Doctor insights on:
Drug Resistant Syphilis
How could a multi-drug resistant (including ceftriaxone resistant) strains of n. gonorrhea be treated?
Gonnorrhoea: There are increasingly resistant strains of Gonorrhoea reported in many part of the world, including in the U.S. As such, combination therapy is advised for most cases. If resistant to Ceftriaxone, there are alternative choices, but this is best discussed with your provider or an infectious disease specialist. ...Read more
Yes: The HIV mutates frequently, and when a mutation produces resistance to protease inhibitors this will allow that form of the virus to multiply over other forms which are sensitive. That is one of the reasons for a drug combination which makes single mutational changes less likely to be favorable to the virus. ...Read more
Not: Permanent but highly resistant. Permanence of sorts ...Read more
Are penicillins effective against gram-positive bacteria? Can't take sulfa, fluoroquinolones, or cephalosporins.
Penicillin are ok.: Penicillins are effective against gram + organism(G+), however you will need a culture to properly identify the bacteria.there is different type of penicillin base antibiotics and they can treat a variety of infections caused by(G+), such as otitis, pharyngitis, skin infection, etc. Again it will depend on the type of infection as well as the organism you are treating. Can also use tetracycline. ...Read more
Clindamycin: There is no single best drug effective for every staph infection in every patient. Clindamycin is usually effective, but not in every case. Some penicillins sometimes work, vancomycin usually works. There are other choices, but the bottom line is that the drug selected should be selected based on the use of culture and sensitivity reports. ...Read more
Not really: For MRSA there is therapy to try and change your nasal and skin carriage states. For gut flora the use of unpasteurized yogurt or probiotics may reduce the relative numbers of unwanted bacteria, but there are no recommendations for antibiotic prophylaxis and this should be strongly discouraged as it is likely to worsen things. ...Read more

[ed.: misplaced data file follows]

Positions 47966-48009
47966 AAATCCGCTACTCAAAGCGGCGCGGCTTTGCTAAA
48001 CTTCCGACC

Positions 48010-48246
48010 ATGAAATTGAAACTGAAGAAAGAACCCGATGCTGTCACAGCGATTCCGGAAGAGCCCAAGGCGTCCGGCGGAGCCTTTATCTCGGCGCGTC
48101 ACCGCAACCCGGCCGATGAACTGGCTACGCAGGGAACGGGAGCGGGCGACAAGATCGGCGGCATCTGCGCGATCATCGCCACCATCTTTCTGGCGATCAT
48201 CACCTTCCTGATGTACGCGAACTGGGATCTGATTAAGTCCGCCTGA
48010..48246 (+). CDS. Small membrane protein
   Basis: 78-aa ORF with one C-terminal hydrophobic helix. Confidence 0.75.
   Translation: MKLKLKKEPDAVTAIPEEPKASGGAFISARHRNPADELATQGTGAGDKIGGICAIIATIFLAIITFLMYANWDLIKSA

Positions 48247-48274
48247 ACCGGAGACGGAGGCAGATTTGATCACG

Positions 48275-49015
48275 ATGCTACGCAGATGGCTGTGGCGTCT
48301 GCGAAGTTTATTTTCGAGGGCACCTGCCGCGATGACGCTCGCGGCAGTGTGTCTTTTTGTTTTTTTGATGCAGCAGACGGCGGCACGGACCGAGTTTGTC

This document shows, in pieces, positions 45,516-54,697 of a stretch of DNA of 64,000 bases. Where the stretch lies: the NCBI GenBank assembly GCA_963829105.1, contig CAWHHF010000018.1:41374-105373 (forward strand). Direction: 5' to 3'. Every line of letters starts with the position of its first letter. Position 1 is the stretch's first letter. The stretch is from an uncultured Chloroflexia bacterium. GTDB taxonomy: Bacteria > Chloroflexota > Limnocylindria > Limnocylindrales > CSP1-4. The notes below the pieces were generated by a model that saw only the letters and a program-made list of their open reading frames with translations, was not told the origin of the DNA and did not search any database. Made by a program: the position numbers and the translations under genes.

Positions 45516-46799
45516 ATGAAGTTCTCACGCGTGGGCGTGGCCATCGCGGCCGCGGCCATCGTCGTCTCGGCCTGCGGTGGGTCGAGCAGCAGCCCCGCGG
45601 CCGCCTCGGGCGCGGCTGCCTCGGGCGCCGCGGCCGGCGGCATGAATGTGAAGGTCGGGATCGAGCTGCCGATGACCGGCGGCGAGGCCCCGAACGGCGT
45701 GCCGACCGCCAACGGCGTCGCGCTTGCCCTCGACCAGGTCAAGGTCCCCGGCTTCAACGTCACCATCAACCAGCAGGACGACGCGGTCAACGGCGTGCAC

That depends: Azt (zidovudine) ishas a lot of side effects and toxicity, which is why it's less often used in the U.S. And other resource-rich countries these days. The more commonly used drugs in this class (the nucleoside analog reverse transcriptase inhibitors, or nrtis) are tenofovir, abacavir, lamivudine, and emtricitabine. These drugs are safer, more convenient, and more potent. ...Read more
Maybe: There are different types of chlamydia. A type called chlamydia pneumoniae has been found to infect neural tissue and joints. But i suspect you're asking about chlamydia trachomatis which hasn't been reported to infect the heart or brain. Although it does commonly cause eye infections that can lead to blindness. The question of resistance is tricky since there is a very high reinfection rate. ...Read more
Difficult to know: Without knowing the extent of damage done by the infection it is difficult. But if the infection was actually cured, then rehab is always beneficial, but to what degree depends upon what took place. ...Read more
No: It should not.Get a more detailed answer ›
Yes: First off, many stds are viral and thus have no antibiotic treatment options that make the infection go away. Also, there are more and more data to show high resistant strains of chlamydia, gonorrhea and even syphilis. This is y becoming a very scary problem and sure to only get more worrisome. Be careful and protect yourself! ...Read moreSee 1 more doctor answer